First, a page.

James Hyman

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James Hyman
Born (1970-04-18) 18 April 1970 (age 48)
Origin United Kingdom
Occupation(s) DJ, Music Supervisor, Broadcaster and Founder, The Hyman Archive
Years active 1988–present
Website Official site

James Hyman (born 18 April 1970)[citation needed] is a DJ, Radio & TV presenter, Music Supervisor, MD of JLH (creative media–marketing company) and founder of The Hyman Archive.

Hyman put aside his place at University of Manchester[citation needed] to work at MTV Europe in the Press office,[citation needed] despite his parents' misgivings (partly because of his father's glimpse of the music industry through his cousin Brian Epstein).[1]

Whilst at MTV Europe, Hyman studied "Film & Media" at London Guildhall University, graduating in 1992 with 1st class Honours.[citation needed]

Hyman Archive[edit]

For over 25 years, Hyman has been collecting magazines, pamphlets, newsletters, brochures, ephemera and other printed material. The theme of Hyman's collecting is 'popular culture in print'. Originally, he began collecting to assist his research at MTV Europe, where he was a script writer and programme producer. This was in a period where, according to Hyman, "magazines were the internet".

The Hyman Archive contains over 4,500 individual title publications and over 120,000 individual issues as of April 2017, although the collection is still growing at approximately 30% per annum. The collection spans the period 1850 to present day. More than 55% of the title publications are not to be found in the British Library. Independent Publishers represent 75% of the title publications in The Hyman Archive. Condé Nast and Bauer Media are the two largest contributors to the Archive, representing 3% each of the total title publications. The United Kingdom represents approximately 55% of the title publications by territory, followed by the United States at 34%. The Hyman Archive, although curated and focused on popular culture, includes a broad-array of subject matter, including Film, TV, Music, Music video, Art, Fashion, Architecture, Interior design, Trends, Youth, Lifestyle, Women's, Men's, Technology, Sports, Photography, Counter-culture, Graphics, Animation, and Comics.

On 1 August 2012, Guinness World Records verified that, "The largest collection of magazines consists of 50,953 magazines and belongs to James Hyman (UK), in London, UK".[2] At that time, the collection featured 2,312 unique publications amongst the 50,953 magazines. The process of counting the magazines took approximately 128 days as James and Tory Turk worked their way through 450 crates filled with magazines.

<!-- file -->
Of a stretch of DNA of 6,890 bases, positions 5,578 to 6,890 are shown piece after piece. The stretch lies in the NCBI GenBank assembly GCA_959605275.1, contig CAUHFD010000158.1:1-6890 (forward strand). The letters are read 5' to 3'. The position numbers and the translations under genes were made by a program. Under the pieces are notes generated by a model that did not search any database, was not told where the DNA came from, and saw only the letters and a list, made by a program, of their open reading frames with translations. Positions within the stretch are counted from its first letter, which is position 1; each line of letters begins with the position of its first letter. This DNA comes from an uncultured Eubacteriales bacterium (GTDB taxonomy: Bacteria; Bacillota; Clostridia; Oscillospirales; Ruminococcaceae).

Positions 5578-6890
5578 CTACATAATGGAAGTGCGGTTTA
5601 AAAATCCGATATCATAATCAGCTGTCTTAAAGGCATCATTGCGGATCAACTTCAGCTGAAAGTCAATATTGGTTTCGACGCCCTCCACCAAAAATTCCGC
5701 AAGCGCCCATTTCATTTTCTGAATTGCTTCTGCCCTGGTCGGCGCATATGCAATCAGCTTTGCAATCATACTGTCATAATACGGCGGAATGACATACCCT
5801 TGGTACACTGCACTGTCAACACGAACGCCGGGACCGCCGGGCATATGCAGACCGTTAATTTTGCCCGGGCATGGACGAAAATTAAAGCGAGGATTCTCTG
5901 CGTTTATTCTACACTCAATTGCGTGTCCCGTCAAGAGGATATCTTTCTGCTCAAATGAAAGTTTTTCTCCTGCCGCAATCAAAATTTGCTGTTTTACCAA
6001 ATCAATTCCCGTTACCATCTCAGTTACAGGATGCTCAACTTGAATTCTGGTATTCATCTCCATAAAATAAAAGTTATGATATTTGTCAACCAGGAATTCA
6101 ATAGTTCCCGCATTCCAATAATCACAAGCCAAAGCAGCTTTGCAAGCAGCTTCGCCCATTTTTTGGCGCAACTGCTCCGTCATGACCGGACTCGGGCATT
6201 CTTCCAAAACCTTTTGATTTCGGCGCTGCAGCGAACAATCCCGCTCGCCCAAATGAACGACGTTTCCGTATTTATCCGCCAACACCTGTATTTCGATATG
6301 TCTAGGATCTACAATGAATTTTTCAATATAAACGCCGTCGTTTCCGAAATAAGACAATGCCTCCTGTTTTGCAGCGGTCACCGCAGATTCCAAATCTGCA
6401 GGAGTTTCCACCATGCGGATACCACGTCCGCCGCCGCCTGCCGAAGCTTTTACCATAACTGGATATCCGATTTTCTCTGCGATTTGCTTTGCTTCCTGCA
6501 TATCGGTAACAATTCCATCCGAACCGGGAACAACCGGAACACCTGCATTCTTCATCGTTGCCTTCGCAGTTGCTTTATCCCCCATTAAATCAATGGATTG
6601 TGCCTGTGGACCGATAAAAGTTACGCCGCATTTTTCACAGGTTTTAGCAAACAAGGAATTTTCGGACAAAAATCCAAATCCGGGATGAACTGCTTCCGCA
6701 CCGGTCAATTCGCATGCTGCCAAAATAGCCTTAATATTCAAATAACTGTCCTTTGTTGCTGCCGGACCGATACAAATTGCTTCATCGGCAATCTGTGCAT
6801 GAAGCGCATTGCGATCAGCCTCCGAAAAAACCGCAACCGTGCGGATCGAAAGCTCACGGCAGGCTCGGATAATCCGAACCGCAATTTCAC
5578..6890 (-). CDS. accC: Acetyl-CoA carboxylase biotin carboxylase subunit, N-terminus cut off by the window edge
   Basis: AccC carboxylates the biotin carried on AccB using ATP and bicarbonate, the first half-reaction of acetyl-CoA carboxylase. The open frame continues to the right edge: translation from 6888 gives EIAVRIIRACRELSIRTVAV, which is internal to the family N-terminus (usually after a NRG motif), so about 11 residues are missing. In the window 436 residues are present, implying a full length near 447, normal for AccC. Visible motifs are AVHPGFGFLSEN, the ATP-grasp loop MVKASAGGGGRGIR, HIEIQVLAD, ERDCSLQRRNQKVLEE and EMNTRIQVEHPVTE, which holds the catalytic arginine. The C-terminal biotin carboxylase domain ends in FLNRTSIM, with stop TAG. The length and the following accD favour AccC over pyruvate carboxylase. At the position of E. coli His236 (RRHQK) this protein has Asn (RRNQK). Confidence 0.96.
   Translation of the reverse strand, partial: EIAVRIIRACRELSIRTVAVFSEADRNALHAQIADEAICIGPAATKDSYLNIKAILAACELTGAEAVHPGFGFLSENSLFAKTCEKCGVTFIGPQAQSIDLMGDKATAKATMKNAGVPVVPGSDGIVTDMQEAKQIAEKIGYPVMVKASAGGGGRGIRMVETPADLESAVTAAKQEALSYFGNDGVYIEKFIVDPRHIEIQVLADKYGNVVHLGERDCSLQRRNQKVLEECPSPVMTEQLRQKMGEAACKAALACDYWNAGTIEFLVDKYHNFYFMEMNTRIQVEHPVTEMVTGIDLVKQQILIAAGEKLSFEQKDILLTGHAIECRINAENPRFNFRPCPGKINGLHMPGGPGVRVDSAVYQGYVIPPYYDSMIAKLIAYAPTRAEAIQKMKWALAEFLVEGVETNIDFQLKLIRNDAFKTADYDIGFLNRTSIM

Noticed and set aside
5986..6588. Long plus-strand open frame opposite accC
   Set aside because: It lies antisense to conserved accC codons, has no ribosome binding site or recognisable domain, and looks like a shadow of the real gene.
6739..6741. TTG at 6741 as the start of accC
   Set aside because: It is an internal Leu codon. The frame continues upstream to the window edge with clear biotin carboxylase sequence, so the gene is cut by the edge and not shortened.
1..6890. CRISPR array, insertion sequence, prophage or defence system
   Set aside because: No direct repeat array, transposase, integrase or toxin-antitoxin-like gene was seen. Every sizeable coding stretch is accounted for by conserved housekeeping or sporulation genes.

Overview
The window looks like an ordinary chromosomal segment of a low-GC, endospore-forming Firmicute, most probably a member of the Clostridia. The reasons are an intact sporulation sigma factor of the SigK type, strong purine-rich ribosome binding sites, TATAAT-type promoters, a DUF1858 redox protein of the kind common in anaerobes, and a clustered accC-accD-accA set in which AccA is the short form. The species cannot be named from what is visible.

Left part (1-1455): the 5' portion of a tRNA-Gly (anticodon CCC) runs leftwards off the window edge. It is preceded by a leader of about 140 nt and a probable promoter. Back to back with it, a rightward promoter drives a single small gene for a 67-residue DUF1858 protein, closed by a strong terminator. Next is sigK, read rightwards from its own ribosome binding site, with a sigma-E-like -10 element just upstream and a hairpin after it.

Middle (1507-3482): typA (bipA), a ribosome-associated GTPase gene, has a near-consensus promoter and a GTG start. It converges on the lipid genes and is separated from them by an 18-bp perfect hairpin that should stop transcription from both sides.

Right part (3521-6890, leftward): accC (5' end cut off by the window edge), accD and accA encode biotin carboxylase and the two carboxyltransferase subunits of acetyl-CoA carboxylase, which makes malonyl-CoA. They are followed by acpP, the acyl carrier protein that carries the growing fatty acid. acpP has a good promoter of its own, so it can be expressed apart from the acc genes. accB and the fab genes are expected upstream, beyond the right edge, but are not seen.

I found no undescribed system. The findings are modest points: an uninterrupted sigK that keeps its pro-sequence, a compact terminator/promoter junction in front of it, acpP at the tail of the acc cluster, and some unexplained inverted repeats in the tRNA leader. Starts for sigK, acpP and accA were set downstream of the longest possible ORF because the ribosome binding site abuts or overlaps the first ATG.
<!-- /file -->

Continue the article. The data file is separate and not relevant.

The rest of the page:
In September 2014, with an investor, Hyman formed The Hyman Archive Ltd. in order to obtain an ECL (a form of collective rights management) with copyright holders contained within the collection, and then to digitise and meta-tag the collection, making it available in a commercial offering. Hyman hopes to have secured an ECL by Spring 2016. The company will then begin the process of digitising the collection's approximate 10 million pages.[3]

The archive’s activity has included: a unique New Musical Express (NME) loan to the BBC for its Britannia series (Pop Charts Britannia: 60 Years of the Top 10); supplying Amazon's pop-up trainer exhibition; the Victoria and Albert Museum’s 'David Bowie Is'; Northampton Museum and Art Gallery Mods exhibition, "Fashion Galore!" and "The Jam: About The Young Idea", both at Somerset House.

July 2015, David Hepworth's 'Off The Page' column for InPublishing opened with, "We should all support James Hyman’s amazing project to rescue the most ephemeral magazines from oblivion"[4]

TV[edit]

Hyman worked at MTV Europe (1988 to 2000), as a Press Officer then as a programmer, producer and director.[citation needed] His MTV shows, including Party Zone featured in-depth interviews with the likes of The Prodigy, Goldie, Moby, David Holmes, The Chemical Brothers, Underworld, Paul Oakenfold, and Aphex Twin.[citation needed]

Hyman also co-presented MTV's Up For It and fronted a spin-off from MTV's Bytesize programme, providing daily reports on Internet news & web sites.[5]

In 1992 with Coldcut produced a TV Megamix[6] for Canal+ weekly pop-culture show, pre-empting his MTV Megamix format and shows that began broadcast on MTV Europe in 1998.[7][8]

Radio[edit]

Presented on Atlantic 252 and Xfm London as producer / presenter of The Rinse & co-presenter / producer of The Remix, the latter nominated for 2003 Sony Radio Academy Award.[citation needed]

The Rinse focused on Dance music with Hyman also championing other emerging music trends such as Bastard pop. The Remix focused on mash-up remixes and, according to The Guardian, "led the craze" which caused some controversy when a cease and desist order was issued for playing "A Stroke of Genius" by The Freelance Hellraiser.[9]

The Xfm shows paved the way for the release of a number of albums:

September 2007, Hyman left Xfm to concentrate on his music supervision company JLH and other broadcast projects.[11]

A one-hour documentary about Paul Anka and his song "My Way" was produced by Hyman and Nick Minter as part of BBC Radio 2's series, "Song Stories", first broadcast 23 February 2011, it was presented by Michael Buble and featured interviews with David Bowie, Donald Trump, Julien Temple and Steve Wynn on BBC Radio 2.[12]

Films[edit]

Hyman expanded his Quentin Tarantino mix tape, Pulp Mixin', to create a feature-length mash-up film, with the provisional title James Hyman/Quentin Tarantino Movie Mash-Up. It blends Tarantino's film footage with music videos, including those of the music used in the films.[13][14]

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